We took another break at the Apex saddle. I spent a good deal of time staring at the traverse/climb to come. I knew I'd be leading it and while forcing some food down my throat I got my head around that whole idea. I selected an assortment of nuts, cams, and a couple pitons for good luck. I'd be climbing in crampons (which is it's own special kind of climbing), and I chose to use a single ice axe on a short-ish leash. That way I'd have one hand free for the rocks or to throw some protection in. I tied into the rope and took the first hesitant steps onto the steeps.
This was interesting. Hard enough to do at altitude, this traverse was all messed up. It was steep with limited protection opportunities given the amount of snow on the route. This route doesn't see sun until the afternoon if at all and the snow storm we'd hacked through just to get here had deposited drifts of loose sugar in every crack and over most of the rock. I felt at times like I was just shoving snow out of the way to make room for all the snow above it. It was a battle, and though I never really felt scared, I did feel insecure on my front-points for most of it. I picked short, 2-3 move sections that I'd power through until I could at least get a hand on something solid. I sent a couple rocks down to the lower elevations, I do know that. I took most of the rope across that traverse and by the time I was set to belay Davi across the summit ridge was only a short scramble away.
Above and below: leading the traverse

Following 2 photos: Davi Rivas following the traverse from Apex Peak to Mt Sill's summit ridge.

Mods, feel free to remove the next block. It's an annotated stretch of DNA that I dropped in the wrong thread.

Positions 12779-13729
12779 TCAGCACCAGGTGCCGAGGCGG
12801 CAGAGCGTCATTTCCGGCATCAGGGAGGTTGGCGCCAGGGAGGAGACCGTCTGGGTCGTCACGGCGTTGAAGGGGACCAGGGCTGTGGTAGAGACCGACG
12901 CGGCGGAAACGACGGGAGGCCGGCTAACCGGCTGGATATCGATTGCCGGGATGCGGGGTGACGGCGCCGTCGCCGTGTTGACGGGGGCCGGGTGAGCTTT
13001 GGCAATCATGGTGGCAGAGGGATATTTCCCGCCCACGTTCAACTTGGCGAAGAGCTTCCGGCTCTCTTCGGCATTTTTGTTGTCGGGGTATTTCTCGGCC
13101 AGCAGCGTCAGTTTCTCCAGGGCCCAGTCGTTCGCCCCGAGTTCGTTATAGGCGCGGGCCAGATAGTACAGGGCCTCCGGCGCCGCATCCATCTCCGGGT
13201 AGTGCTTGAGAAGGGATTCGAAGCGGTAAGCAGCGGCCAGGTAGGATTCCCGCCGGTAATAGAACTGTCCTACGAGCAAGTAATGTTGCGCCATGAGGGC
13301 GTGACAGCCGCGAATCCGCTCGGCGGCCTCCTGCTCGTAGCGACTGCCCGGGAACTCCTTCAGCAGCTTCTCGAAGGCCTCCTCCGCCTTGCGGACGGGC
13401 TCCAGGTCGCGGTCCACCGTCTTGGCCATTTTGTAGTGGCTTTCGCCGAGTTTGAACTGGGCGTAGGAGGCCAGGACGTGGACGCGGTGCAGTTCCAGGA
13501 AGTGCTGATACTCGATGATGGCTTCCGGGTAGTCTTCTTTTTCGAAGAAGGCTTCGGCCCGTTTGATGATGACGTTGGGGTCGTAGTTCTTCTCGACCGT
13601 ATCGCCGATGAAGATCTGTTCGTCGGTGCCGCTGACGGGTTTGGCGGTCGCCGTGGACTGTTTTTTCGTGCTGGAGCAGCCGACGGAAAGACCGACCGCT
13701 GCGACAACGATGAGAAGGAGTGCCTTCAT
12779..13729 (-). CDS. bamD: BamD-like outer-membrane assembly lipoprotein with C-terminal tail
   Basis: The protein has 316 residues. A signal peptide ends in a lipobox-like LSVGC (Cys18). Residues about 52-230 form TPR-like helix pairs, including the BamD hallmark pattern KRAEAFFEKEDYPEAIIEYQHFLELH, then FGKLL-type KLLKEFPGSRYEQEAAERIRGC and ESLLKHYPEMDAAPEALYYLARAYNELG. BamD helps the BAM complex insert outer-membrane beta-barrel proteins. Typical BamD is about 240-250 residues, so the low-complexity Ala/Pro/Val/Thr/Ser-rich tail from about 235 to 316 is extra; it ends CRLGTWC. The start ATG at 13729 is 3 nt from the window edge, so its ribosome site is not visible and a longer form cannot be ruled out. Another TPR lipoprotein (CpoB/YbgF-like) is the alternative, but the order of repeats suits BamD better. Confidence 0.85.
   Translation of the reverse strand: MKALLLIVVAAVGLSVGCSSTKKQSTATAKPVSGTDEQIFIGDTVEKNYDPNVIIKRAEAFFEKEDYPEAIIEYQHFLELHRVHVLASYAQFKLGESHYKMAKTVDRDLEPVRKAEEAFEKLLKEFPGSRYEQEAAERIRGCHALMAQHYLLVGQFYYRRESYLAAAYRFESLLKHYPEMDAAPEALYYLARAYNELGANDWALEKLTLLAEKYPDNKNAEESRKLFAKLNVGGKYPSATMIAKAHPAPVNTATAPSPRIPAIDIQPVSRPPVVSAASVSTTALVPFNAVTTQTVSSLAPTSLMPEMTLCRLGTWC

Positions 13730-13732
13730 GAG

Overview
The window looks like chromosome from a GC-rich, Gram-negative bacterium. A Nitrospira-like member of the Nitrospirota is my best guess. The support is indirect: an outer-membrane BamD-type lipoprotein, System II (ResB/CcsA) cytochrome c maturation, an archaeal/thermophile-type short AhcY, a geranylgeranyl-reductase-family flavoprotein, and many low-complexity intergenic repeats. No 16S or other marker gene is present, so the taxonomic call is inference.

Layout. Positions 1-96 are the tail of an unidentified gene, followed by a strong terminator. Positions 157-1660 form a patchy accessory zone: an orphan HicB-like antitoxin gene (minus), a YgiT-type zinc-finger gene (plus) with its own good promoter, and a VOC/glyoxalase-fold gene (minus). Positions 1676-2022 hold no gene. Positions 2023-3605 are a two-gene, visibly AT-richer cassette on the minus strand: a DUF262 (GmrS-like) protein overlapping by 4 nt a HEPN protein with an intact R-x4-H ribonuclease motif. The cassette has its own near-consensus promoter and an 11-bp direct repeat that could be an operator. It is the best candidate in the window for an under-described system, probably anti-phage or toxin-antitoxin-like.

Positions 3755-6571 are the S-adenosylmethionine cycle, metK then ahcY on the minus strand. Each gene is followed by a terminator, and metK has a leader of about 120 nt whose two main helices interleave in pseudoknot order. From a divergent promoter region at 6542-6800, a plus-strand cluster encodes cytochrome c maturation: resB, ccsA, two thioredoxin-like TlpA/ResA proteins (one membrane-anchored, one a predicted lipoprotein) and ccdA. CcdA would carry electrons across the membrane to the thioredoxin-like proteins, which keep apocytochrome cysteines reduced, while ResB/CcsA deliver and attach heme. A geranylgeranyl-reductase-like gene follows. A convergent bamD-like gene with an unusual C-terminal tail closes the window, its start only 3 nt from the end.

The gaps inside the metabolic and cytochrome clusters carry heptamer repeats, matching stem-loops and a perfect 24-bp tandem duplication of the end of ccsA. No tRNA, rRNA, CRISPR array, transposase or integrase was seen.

Once Davi had made it over to me, I just had him keep going up and around the corner to the summit ridge. I soon joined him and we stowed the rope. From that point it was a 15 minute scramble up, over, under, and between the crest of car-sized blocks. I really like that kind of stuff and raced up to the summit.
Below: looking west from Mt Sill, lottsa snow in the backcountry.
What an amazing day for a high summit, just gorgeous.
After some grub and a rest we started working our way back down the ridge. We still had a bit to do this day.
The rest of our plan involved traversing the stunning Palisade Crest until we reached our next summit and eventually our descent route. Part III of our Palisade adventure coming soon.


  1. Wow!! Killer mountain adventure man. Congrats on reaching that peak. That picture from the top of the Sierra backcountry is awesome.

  2. Came across your blog when Google-ing images on Ojai hiking. I'm new to backpacking and your posts are very inspiring. Thanks!
    This will definitely be one of the blogs are read regularly.

  3. The traverse across the north face of Sill was difficult and time consuming but it was the type of climbing we came to the Palisades for in the first place.
    If we couldnt climb the ice of the V-Notch we were gonna tool our ways up something damn it!
    On the first pitch, I had to adjust my belay stance twice to give Dave the length he needed to reach the next stance. Kind of tense and sketchy but we worked it out.
    Following the first pitch I was determined to get my tools into the action. Seince all I had to do was clean and then leap-frog Dave onto pitch two, my hands were free to tool-away. Those two pitches are definately on my top five "Bold things I've done in the mountains" list.
    One minor correction; The feature that connects Mt Sill to Polemonium Peak is called the "southeast ridge of Polemonium Peak", the Palisade Crest, refers to the crest that connects Middle Palisade and Norman Clyde Peak to their Palisade cousins (Mt Jepson and Mt Sill)to the north. The Palisade Crest has got all those little peaks taht are named after charecters from The Lord of the Rings(ie Gandalf Peak).

  4. That's a great photo of you two looking each other in the eyes and shaking hands on top of the mountain.